Malignant Aura’s brand of death-doom goes down perfectly on their debut “Abysmal Misfortune Is Draped Upon Me,” a record that should unite younger fans with those who have been dining at the subgenre’s dank halls ever since the beginning. This is a collection that’ll darken your soul and mind but also move your heart to beat faster with excitement and force. This is a masterful debut record, an album that overdelivers and brings the might of the earth to drive you to your knees.

For more on the band, go here: https://www.facebook.com/MalignantAura

To buy the album, go here: https://www.bitterlossrecords.com/malignant-aura

For more on the label, go here: https://www.bitterlossrecords.com/

Nattehimmel revisit woodsy past as they stretch out black metal grasp on ‘The Night Sky Beckons’

I commonly spend time after the sun has gone down staring into the night sky as I have my dog outside for her nightly activities. That goes beyond just looking into the clouds but well beyond into the stars, wondering what’s going on currently on those tiny needlepoints of light and imagining anyone or anything there is looking back. This is the intro for a black metal record in case you’re confused.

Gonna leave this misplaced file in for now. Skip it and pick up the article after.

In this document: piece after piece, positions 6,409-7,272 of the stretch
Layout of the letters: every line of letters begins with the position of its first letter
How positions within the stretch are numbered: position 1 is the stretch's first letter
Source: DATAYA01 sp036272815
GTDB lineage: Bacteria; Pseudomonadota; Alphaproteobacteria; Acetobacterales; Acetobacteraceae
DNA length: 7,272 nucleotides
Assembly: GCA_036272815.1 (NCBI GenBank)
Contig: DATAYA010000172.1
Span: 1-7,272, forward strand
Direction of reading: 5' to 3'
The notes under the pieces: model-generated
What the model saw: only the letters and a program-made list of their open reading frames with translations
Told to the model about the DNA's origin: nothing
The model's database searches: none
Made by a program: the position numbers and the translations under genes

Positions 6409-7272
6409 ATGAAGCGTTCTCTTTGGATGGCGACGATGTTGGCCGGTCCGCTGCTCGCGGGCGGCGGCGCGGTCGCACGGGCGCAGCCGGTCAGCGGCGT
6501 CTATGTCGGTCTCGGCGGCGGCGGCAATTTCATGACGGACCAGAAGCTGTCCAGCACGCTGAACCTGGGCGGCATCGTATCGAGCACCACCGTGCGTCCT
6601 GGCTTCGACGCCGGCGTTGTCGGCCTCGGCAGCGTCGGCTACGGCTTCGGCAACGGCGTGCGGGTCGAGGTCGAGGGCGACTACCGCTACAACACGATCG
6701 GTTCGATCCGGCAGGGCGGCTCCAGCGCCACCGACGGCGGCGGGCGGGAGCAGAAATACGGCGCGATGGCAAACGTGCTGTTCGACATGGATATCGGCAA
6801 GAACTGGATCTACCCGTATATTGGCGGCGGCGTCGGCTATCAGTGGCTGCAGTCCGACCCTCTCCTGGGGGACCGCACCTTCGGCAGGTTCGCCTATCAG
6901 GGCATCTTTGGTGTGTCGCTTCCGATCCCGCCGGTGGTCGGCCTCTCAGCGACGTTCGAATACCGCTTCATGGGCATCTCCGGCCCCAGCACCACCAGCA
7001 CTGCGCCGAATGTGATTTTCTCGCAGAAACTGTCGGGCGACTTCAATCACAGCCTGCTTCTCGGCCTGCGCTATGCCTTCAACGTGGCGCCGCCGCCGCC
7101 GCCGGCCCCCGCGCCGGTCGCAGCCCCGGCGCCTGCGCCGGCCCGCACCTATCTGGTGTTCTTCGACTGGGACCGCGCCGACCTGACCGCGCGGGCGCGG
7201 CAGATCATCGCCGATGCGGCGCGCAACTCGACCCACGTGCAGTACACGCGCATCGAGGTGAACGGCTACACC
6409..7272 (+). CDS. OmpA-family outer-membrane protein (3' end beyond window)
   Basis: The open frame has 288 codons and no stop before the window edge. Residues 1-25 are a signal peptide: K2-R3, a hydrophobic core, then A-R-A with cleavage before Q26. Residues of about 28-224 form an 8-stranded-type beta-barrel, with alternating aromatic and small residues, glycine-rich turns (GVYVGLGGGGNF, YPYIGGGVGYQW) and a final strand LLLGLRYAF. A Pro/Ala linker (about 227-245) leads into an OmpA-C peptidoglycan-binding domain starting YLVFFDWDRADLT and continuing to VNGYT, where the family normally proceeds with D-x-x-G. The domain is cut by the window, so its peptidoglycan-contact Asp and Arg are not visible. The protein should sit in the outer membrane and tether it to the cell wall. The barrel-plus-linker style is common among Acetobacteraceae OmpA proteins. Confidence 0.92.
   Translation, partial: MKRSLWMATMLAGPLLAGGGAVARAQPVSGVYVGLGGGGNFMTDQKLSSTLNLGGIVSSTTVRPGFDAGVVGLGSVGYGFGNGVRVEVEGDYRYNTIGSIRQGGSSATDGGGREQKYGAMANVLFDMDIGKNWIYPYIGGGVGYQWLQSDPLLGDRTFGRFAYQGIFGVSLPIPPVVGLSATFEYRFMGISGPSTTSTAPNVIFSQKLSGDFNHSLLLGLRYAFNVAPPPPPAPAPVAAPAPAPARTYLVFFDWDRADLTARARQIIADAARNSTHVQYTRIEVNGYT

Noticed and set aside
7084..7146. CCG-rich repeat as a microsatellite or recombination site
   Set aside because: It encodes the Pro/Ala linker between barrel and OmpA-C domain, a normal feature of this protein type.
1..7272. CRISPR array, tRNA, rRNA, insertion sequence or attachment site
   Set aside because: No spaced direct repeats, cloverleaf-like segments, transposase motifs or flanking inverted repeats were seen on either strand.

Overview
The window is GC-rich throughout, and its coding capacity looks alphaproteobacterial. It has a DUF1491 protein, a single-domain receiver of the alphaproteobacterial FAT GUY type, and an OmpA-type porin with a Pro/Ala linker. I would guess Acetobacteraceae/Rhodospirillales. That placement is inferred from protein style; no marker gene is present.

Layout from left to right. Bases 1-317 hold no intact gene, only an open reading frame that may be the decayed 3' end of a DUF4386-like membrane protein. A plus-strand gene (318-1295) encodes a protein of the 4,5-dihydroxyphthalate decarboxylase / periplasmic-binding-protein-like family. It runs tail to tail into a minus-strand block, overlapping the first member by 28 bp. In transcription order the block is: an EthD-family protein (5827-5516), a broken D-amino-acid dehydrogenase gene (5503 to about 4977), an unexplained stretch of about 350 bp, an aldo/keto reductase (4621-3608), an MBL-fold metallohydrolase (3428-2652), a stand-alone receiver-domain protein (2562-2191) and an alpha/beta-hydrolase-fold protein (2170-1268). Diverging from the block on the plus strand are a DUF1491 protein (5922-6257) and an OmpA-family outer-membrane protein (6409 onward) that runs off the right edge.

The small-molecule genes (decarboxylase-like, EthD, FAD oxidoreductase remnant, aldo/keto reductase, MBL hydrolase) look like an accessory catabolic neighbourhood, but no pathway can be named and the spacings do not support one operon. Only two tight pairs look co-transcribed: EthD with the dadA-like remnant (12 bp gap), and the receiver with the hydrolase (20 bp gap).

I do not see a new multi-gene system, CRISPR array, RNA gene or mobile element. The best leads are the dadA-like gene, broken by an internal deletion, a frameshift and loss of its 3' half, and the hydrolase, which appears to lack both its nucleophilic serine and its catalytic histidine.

For the members of newly formed Nattehimmel, which is Norsk for “night sky,” they’re making that trip not just mentally but musically on their three-track debut demo tape “The Night Sky Beckons.” Those involved with this band are no strangers as the Botteri brothers Christian (guitars) and Christopher (bass), both founding members of legendary In the Woods… and Green Carnation, join with vocalist James Fogarty (also formerly of In the Woods… and Old Forest among countless others) as well as drummer and long-time collaborator Sven Rothe (Strange New Dawn) to plant new seeds into the black metal and pagan metal terrain, hoping to reap a full harvest soon with their upcoming first full-length album. In the meantime, we have this exciting start that definitely has plenty of DNA from their past projects but also soars into new areas and auras that make the future extremely exciting.